Demography of a non-sprouting and resprouting Hakea species (Proteaceae) in fire-prone Eucalyptus woodlands of southeastern Australia in relation to stand age, drought and disease
Enright, N.J. and Goldblum, D. (1999) Demography of a non-sprouting and resprouting Hakea species (Proteaceae) in fire-prone Eucalyptus woodlands of southeastern Australia in relation to stand age, drought and disease. Plant Ecology, 144 (1). pp. 71-82.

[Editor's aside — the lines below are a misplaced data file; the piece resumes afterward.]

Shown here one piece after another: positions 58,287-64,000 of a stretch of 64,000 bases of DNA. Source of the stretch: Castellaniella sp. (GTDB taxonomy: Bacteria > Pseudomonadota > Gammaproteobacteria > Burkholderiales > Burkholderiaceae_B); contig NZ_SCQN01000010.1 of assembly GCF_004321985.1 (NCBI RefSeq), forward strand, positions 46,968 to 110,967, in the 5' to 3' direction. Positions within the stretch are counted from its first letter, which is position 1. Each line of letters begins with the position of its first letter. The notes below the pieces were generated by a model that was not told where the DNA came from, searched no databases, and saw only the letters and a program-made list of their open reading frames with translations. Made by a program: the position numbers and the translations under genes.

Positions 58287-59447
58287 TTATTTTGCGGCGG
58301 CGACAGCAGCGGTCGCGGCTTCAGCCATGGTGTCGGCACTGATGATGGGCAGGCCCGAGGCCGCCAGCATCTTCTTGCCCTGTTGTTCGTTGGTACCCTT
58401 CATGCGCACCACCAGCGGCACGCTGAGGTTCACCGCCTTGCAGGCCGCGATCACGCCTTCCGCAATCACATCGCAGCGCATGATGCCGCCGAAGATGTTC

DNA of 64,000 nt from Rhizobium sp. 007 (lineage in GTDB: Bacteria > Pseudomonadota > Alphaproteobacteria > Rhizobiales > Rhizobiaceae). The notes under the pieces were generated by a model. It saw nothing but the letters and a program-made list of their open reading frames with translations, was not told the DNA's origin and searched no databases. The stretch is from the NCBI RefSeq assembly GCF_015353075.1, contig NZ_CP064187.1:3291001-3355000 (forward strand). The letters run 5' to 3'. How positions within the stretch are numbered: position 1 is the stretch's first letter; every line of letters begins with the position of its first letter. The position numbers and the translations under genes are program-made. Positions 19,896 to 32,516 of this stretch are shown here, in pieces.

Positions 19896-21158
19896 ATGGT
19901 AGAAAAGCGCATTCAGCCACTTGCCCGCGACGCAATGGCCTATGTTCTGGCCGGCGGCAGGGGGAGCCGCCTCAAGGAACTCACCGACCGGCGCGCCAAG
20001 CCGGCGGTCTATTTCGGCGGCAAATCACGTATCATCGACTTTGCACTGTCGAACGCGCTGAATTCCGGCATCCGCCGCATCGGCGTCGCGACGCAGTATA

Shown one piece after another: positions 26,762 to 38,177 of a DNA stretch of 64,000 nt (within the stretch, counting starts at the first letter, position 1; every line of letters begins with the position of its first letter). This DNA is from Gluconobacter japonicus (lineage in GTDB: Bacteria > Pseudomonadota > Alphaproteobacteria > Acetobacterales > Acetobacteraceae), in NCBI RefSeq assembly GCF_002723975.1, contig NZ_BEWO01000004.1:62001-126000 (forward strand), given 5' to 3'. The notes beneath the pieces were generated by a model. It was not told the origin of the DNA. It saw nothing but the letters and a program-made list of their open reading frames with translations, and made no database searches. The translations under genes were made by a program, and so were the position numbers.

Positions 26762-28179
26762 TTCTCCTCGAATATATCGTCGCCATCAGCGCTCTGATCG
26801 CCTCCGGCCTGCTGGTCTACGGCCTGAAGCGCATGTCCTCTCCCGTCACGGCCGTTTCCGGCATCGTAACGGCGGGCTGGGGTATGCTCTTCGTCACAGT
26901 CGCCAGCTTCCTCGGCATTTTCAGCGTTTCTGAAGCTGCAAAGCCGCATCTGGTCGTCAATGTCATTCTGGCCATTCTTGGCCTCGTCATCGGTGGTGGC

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Population size-structures, seed production, canopy seed storage (serotiny), and recruitment were investigated in relation to fire, drought and disease for a pair of co-occurring resprouting and non-sprouting shrub species from the genus Hakea (Proteaceae) in fire-prone Eucalyptus woodlands in western Victoria, Australia. The non-sprouter species, Hakea decurrens, showed faster height growth, higher seed production and higher seed viability than the resprouter, Hakea rostrata. Population size structures in stands up to 24 years since last fire showed no evidence of inter-fire recruitment for either species. Following a fire in 1990 in a mixed species stand 15-20 years old, the estimated number of viable seeds released from canopy-stored seed banks was approximately equal for both species. However, the rate of seedling establishment in the first year was about 10 times higher, and seedling survivorship over the first 5 years was seven times higher, for the non-sprouter. Seedlings of Hakea decurrens and resprouts of Hakea rostrata began to produce seeds within three years of the last fire, while the few surviving seedlings of Hakea rostrata showed no evidence of reproductive maturity after six years. Inter-fire recruitment was recorded for the non-sprouter, Hakea decurrens, in the oldest stand (burned in 1967) between 24 and 28 years since last fire. This was associated with an increased rate of seed release from serotinous fruits due to the onset of high rates of adult plant mortality. High adult mortality and increased seed release correlated with increasing stand age, the occurrence of severe drought, and the likely presence of Phytophthora cinnamomi, a fungal pathogen which damages the root system, reducing water and nutrient uptake. There were no new recruits for the resprouter Hakea rostrata in this stand, but old plants continued to resprout from basal lignotubers and no mortality was observed. While recruitment of strongly serotinous shrub species is commonly described as being restricted to the immediate post-fire period, the present study illustrates that other events (e.g., senescence, drought, disease) can lead to recruitment of serotinous non-sprouters and may be important in the maintenance of populations during unusually long periods without fire.
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